By Sam Cooney
When I am not busy traversing the halls of my all girls’ high school or not-so-silently geeking out about Jesus somewhere, you can probably find me waiting tables at a family owned diner called Sam’s Place. In fact, this little diner was exactly where I was working the hostess shift on Father’s Day--AKA the most stressful three hours of my entire life. I believe I was in the midst of seating an endless stream of people at about ten-thirty when someone smacked me in the arm.
“Excuse me, ma’am,” a senior citizen said, her eyebrows furrowed as she held up her empty mug. “I was just wondering when you are going to get me coffee?”
I raised an eyebrow, confused as to why she wouldn’t have some already. Between manning the register and seating senior citizens with failing eyesight, and trying not to kill the head waitress for stealing everyone’s tables, I was supposed to be “keeping up with the coffee”, and last time I had looked over at the ancient piece of metal, it was practically overflowing with the stuff.
“Oh, we can get that for you right now, ma’am, don’t worry about it.”
The lady just looked me dead in the eyes and said, “Um, I don’t think you can.”
And when I glanced up at our single, mostly broken coffee machine behind the bar, my eyes smacked into three completely empty coffee pots, burning merrily on our heat pads.
My first thought wasn’t even “Wow, I need to make coffee” or “everyone is going to be very upset with me in about twelve seconds”. Instead, my thought was along the lines of, “Could I just please die, right now.”
Instead of being practical in my moment of horror, I was stunned to a halt, longing for a distraction, something to divert my attention away from the cold reality that there was no coffee in the entire restaurant on the second busiest morning of the year.
You see, I’m a bit of an escape artist.
When tiny preschool me didn’t like the ending of a movie, I’d pull out my Magna Doodle and scribble out an alternate ending. In middle school, I took up writing my own stories, on enough sheets of printer paper to drown my piles of laundry on the floor with stories about bird mutants and time travellers. Along with high school came the total obliteration of free time, so I had to learn how to leave the universe in a different way. YouTube was my first, to try and fill the void, pouring videos into my brain on an endless loop. When that died down slightly, my problems screamed, and I started to self destruct. I’d look at myself in the mirror and stare at myself, analyzing the curve of my stomach and my lack of my hips and the acne on my forehead. I’d have thoughts that I never used to have about fixing myself no matter the cost. Silence became a death sentence, because when I was left alone with my thoughts, rattling off the insides of my skull, they seemed foreign and unfamiliar.
And what, might you ask, was driving me to sprint from reality until my face slammed on the treadmill of my efforts? What was so horrible about my life that I felt the need to try to constantly avoid dealing with my problems?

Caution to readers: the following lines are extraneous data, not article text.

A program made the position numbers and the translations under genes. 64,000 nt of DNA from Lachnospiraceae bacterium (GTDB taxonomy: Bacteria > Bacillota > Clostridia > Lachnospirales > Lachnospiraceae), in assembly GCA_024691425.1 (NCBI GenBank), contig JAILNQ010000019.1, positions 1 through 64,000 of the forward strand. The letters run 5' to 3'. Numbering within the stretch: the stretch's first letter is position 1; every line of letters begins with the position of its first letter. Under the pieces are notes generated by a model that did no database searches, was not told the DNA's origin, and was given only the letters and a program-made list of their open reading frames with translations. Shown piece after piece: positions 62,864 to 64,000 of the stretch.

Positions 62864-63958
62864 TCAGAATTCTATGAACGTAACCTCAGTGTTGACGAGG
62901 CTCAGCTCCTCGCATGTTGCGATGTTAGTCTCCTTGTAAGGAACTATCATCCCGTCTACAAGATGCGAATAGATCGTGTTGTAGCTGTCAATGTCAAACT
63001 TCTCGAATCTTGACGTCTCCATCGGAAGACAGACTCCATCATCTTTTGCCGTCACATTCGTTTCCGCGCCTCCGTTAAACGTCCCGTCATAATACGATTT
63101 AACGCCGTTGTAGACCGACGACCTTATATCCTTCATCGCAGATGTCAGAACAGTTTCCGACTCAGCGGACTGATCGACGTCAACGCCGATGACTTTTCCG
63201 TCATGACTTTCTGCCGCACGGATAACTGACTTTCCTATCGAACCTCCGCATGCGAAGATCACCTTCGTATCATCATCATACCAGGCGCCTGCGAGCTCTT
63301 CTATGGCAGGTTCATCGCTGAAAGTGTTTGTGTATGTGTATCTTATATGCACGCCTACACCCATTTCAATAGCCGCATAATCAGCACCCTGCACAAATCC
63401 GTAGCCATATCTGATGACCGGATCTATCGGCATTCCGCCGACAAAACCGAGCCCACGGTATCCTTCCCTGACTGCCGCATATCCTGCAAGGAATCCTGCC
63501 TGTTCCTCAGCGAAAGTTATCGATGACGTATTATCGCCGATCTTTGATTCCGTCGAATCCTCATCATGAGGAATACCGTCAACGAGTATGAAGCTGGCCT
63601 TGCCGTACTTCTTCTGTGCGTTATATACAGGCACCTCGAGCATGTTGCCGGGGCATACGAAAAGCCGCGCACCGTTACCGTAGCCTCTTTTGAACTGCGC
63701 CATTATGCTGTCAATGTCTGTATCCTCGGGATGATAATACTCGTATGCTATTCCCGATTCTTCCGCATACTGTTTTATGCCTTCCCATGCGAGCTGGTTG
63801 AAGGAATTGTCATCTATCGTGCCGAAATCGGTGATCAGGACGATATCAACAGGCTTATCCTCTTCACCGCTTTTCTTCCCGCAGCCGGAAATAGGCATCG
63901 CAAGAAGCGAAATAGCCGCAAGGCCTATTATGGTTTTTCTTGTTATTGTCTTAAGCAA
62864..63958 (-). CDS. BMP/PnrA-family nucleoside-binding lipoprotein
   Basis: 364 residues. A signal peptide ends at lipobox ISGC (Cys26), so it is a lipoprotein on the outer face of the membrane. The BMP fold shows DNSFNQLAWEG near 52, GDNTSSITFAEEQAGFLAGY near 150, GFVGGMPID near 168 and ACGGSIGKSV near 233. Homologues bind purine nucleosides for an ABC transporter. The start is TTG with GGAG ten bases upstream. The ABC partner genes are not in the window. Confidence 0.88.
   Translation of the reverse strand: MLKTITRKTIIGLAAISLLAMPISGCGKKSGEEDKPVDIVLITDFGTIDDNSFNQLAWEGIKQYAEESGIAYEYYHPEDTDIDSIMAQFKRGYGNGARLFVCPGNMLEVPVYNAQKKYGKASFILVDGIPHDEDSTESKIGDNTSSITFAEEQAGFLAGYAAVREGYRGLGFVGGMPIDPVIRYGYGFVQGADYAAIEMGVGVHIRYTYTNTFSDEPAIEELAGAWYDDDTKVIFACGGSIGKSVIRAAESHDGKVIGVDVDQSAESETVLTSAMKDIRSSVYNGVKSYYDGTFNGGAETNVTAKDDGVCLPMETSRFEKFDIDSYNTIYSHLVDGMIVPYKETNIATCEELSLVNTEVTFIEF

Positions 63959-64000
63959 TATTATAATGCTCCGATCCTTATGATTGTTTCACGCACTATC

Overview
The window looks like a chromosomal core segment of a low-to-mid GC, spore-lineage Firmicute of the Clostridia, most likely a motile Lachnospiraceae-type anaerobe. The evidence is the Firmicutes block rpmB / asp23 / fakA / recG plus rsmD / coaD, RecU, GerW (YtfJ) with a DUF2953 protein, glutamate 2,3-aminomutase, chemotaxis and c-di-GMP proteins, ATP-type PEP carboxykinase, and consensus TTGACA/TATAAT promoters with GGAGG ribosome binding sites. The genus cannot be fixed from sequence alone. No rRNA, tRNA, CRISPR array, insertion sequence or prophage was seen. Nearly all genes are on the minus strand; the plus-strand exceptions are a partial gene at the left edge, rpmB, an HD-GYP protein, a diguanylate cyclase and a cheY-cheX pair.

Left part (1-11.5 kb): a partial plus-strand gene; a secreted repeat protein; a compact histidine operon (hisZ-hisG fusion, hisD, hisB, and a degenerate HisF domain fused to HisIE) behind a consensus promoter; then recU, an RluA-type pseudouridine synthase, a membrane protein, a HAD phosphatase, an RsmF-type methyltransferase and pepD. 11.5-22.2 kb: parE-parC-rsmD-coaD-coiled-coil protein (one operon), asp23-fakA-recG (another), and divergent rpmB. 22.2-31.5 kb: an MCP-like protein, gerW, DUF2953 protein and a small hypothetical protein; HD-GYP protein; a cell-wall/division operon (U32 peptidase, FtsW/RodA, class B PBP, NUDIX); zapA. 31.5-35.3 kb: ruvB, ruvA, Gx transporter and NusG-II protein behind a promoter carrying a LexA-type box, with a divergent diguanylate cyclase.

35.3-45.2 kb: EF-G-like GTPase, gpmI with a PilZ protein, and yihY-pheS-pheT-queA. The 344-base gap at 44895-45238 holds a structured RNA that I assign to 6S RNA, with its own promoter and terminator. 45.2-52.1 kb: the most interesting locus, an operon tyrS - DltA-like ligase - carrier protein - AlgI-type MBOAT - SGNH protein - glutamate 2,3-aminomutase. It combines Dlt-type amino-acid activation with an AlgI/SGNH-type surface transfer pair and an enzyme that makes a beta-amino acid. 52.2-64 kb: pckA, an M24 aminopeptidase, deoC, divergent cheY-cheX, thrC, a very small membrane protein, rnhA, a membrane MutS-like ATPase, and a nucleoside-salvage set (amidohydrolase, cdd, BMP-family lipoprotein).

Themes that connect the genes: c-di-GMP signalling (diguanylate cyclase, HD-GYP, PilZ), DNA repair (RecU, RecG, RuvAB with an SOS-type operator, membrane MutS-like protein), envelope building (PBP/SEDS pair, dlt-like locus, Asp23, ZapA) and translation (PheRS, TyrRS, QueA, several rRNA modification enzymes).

It wasn’t anything catastrophic, I suppose it was simply all the little things stacking up on each other. I couldn’t bear to feel the disappointment of an awkward conversation, and the crushing anxiety of junior prom. I couldn’t bear to think of my failed math test, or my friend not talking to me. I couldn’t bear to think of a Tae Kwon Do test that night, or the noises my brother made as he played Super Mario Brothers. I couldn’t bear the thought of anything that wasn’t my own perfect little fantasy.
And really, having a happy place isn’t the problem, but rather it’s the amount of time we spend in it. Having time to yourself, to curl up and watch a movie or read a book or write your story or draw a picture is not a bad thing. I’m not trying to make Netflix sound evil, or shame everyone who has a Tumblr account. The problem surfaces when the dessert becomes the new PB+J, and self indulgence becomes routine. The problem comes when, instead of facing our problems, we turn to a place where they do not exist. The problem comes when we refuse the crosses that Jesus has given us in order to walk beside Him.
We escape the world, we shun our crosses so we don’t have to feel the hard things: pain, sadness, rejection, loss, anger, disappointment, resentment, loneliness. Instead, we occupy our hearts with numbness, because the emotions terrify us. But Christ shows us that this fear of feeling is silly. Emotions are beautiful gifts from God that color our perception of the world. If we cannot accept the hard things, if we cannot truly allow our hearts to go to that hard place, we will not be able to recognize the beauty that the rest of the world holds.
By no means do I mean that Christ wants us to carry our burdens alone. We should not try to take all of our problems onto our shoulders and trudge through life miserable and bleak. All He wants, really, is for us to recognize them, to accept their effects, and to offer them up to Him. He wants us to ask for help, and to do our very best. He wants to help us, but we can’t be helped if instead of walking beside our Savior, we bolt off before He can say a word of comfort.
By accepting our suffering, we can unify our hearts to Christ’s sacrifice for our sins and the souls in Purgatory; in other words, our individual aches and pains that we offer to God can strengthen the whole Church. Our character becomes stronger, and controlling the impulsive little getaways, our favorite methods of procrastination, will speak well for other areas of our lives. Unlike me, you hopefully won’t be like me in Sam’s Place with the coffee, pulled to a shocked halt because of a dead end that forces you to cope. Instead of being paralyzed by our emotions, we’ll be able to surge forward with them, to become stronger women of God so we can take on this crazy thing called reality.
Image via Debbie Herbeck